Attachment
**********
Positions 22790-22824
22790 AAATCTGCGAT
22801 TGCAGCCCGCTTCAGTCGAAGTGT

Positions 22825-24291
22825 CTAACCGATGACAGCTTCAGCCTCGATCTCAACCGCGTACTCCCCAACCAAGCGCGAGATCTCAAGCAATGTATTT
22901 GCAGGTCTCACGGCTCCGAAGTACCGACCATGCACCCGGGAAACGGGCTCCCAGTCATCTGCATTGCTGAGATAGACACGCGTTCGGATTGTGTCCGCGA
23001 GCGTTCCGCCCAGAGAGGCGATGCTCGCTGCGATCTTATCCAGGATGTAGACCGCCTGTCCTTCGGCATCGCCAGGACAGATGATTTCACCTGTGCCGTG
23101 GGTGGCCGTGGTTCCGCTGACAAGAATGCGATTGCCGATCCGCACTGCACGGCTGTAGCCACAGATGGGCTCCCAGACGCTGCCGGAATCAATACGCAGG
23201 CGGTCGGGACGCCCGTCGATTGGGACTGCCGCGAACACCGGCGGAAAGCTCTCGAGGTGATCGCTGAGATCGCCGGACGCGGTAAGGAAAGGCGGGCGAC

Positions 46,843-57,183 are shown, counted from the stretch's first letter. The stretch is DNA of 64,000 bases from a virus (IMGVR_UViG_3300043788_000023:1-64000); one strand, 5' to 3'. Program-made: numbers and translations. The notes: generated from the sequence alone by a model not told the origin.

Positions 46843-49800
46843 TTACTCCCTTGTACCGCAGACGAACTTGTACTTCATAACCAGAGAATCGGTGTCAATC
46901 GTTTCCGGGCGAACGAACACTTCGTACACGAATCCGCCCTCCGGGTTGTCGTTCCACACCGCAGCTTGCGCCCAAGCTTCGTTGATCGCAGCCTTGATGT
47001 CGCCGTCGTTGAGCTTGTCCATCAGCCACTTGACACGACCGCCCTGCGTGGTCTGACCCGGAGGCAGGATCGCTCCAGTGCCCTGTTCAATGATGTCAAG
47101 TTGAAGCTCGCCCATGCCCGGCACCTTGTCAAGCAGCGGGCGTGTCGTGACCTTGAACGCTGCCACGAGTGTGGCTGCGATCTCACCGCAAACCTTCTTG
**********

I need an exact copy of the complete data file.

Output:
Positions 22790-22824
22790 AAATCTGCGAT
22801 TGCAGCCCGCTTCAGTCGAAGTGT

Positions 22825-24291
22825 CTAACCGATGACAGCTTCAGCCTCGATCTCAACCGCGTACTCCCCAACCAAGCGCGAGATCTCAAGCAATGTATTT
22901 GCAGGTCTCACGGCTCCGAAGTACCGACCATGCACCCGGGAAACGGGCTCCCAGTCATCTGCATTGCTGAGATAGACACGCGTTCGGATTGTGTCCGCGA
23001 GCGTTCCGCCCAGAGAGGCGATGCTCGCTGCGATCTTATCCAGGATGTAGACCGCCTGTCCTTCGGCATCGCCAGGACAGATGATTTCACCTGTGCCGTG
23101 GGTGGCCGTGGTTCCGCTGACAAGAATGCGATTGCCGATCCGCACTGCACGGCTGTAGCCACAGATGGGCTCCCAGACGCTGCCGGAATCAATACGCAGG
23201 CGGTCGGGACGCCCGTCGATTGGGACTGCCGCGAACACCGGCGGAAAGCTCTCGAGGTGATCGCTGAGATCGCCGGACGCGGTAAGGAAAGGCGGGCGAC

Positions 46,843-57,183 are shown, counted from the stretch's first letter. The stretch is DNA of 64,000 bases from a virus (IMGVR_UViG_3300043788_000023:1-64000); one strand, 5' to 3'. Program-made: numbers and translations. The notes: generated from the sequence alone by a model not told the origin.

Positions 46843-49800
46843 TTACTCCCTTGTACCGCAGACGAACTTGTACTTCATAACCAGAGAATCGGTGTCAATC
46901 GTTTCCGGGCGAACGAACACTTCGTACACGAATCCGCCCTCCGGGTTGTCGTTCCACACCGCAGCTTGCGCCCAAGCTTCGTTGATCGCAGCCTTGATGT
47001 CGCCGTCGTTGAGCTTGTCCATCAGCCACTTGACACGACCGCCCTGCGTGGTCTGACCCGGAGGCAGGATCGCTCCAGTGCCCTGTTCAATGATGTCAAG
47101 TTGAAGCTCGCCCATGCCCGGCACCTTGTCAAGCAGCGGGCGTGTCGTGACCTTGAACGCTGCCACGAGTGTGGCTGCGATCTCACCGCAAACCTTCTTG